In just three days' time the greatest sporting show on earth begins in South Africa, where 32 nations have assembled to contest the 19th football World Cup. But it will be the first finals of the modern era to take place in a world gripped by recession, one that threatens to stymie the much-heralded benefits of bringing the event to African soil for the first time ever.
What effect will the global financial climate have on the competition, one that has cost South Africa more than £3.5bn to prepare for, and its participants around the globe? The estimates of the numbers of supporters arriving in the country has had to be revised downwards, and tickets are still on sale. The teams, meanwhile, have been attacked for the rewards they will reap if successful and the luxury accommodation they are staying in. But there are signs that the huge and enduring appeal of the tournament, especially on TV – it will be the most-watched sporting event ever – will ensure that the World Cup will after all prove a relative economic success, and timely boost, both to the people of South Africa and to businesses back in the UK.
Six games are sold out – but 58 of them aren't
Fifa yesterday released another batch of tickets with just six of the tournament's 64 games completely sold out. World football's governing body maintains that overall sales compare favourably to previous tournaments, and the numbers remaining are relatively small per game – a few thousand for grounds holding between 40,000 and 90,000 spectators – including 289 seats with obstructed views for England's first match, against the USA on Saturday. "We are very happy with the results," Fifa secretary general Jérôme Valcke said. But it is notable how many of the remaining tickets are the most expensive, those aimed at the corporate sector. There are nearly 40,000, or a stadium-full, of them, while category one tickets, the next most costly, are also available for most games.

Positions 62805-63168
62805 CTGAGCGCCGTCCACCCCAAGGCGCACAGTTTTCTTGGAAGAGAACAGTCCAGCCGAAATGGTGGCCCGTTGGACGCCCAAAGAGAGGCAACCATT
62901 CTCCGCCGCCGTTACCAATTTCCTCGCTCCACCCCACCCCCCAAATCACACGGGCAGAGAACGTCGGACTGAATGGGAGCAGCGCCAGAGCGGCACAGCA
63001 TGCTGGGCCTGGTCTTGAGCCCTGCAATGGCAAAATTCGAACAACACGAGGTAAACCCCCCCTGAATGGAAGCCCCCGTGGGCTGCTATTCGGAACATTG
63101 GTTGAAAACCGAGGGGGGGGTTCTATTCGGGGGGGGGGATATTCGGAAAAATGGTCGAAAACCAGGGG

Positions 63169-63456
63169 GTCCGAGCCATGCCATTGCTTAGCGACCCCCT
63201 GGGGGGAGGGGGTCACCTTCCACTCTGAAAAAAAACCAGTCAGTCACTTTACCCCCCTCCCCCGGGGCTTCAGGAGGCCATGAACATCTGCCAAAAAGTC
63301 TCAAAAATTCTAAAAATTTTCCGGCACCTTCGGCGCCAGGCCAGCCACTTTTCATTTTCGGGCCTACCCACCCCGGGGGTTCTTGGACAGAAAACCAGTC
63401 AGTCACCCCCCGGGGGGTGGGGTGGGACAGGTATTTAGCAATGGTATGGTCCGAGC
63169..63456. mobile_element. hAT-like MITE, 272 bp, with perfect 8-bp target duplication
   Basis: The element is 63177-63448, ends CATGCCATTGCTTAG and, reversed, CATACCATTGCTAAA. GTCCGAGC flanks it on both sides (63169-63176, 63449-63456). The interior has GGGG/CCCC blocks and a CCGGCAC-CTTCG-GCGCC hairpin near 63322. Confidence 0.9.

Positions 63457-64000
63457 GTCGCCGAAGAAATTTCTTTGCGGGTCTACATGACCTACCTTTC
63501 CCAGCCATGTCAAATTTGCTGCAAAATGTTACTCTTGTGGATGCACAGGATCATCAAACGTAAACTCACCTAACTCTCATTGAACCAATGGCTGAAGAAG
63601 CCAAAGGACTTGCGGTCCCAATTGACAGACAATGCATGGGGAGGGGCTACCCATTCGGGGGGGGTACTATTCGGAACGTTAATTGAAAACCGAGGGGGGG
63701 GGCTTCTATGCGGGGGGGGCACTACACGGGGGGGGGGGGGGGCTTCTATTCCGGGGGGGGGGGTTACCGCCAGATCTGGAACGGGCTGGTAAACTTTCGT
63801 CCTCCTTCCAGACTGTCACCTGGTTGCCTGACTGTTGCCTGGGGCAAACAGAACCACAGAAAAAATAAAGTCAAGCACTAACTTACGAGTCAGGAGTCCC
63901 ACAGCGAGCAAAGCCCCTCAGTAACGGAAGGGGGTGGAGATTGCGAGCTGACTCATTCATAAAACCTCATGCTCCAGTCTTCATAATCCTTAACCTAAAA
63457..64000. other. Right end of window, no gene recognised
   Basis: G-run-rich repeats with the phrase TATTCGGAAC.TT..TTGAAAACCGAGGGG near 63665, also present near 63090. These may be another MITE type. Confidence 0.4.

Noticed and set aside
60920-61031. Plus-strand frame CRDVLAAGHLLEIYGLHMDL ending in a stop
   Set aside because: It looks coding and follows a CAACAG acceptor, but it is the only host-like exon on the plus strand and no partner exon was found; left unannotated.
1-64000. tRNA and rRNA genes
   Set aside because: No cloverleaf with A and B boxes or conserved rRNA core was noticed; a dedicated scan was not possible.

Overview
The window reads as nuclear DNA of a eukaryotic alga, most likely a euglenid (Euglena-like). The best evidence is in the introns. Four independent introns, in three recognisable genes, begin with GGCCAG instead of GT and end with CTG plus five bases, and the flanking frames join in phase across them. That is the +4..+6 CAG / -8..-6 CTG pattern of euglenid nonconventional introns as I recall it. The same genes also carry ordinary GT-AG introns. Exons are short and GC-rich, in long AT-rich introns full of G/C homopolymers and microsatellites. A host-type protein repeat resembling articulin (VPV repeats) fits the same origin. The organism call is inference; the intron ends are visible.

Italian minister's anger at players' victory windfalls
As cutbacks bite across Europe, the idea of already über-wealthy footballers collecting further large sums for lifting the World Cup has not been well received in some countries, notably Italy. The complicatedly titled Minister for Legislative Simplification, Roberto Calderoli, has called on the Azzurri squad to "partake in the sacrifices of Italians to tackle the [financial] crisis". It's an appeal that has not gone down well with the players, who are expected to receive around £200,000 per man if they win the World Cup. "We truly are a ridiculous country," said Fabio Cannavaro, the captain. The Spanish national federation has also come in for criticism with its players, who are among the favourites, set to earn £500,000 per man for victory. Perhaps they could take a lesson from Germany, who are expected to donate a sizeable chunk of any winnings to the Robert Enke Foundation, set up in memory of their former goalkeeper who committed suicide last year.
Numbers way down, but might fans stay longer?
The numbers of tourists arriving in South Africa will peak next week, but it is far fewer than was originally estimated and nearly two-thirds less than the one million supporters who flocked to the finals in Germany four years ago. The recession, with the cost of flights and hotels flagged as a telling factor, is advanced as the main reason for the fall, but fears over security are also cited. The expected number is 373,000, more than 100,000 down on the forecast in 2008 before the recession gripped. 100,000 fans are expected to travel from the UK, 40,000 from Germany and 20,000 from Holland, all much lower figures than organisers hoped. However, a report from the accountants Grant Thornton predicts supporters who do go will stay for longer and spend more. In the circumstances, and given the negative publicity over crime, the figures are not bad, especially when compared to the 250,000 foreign fans who went to the 2002 finals in South Korea and Japan.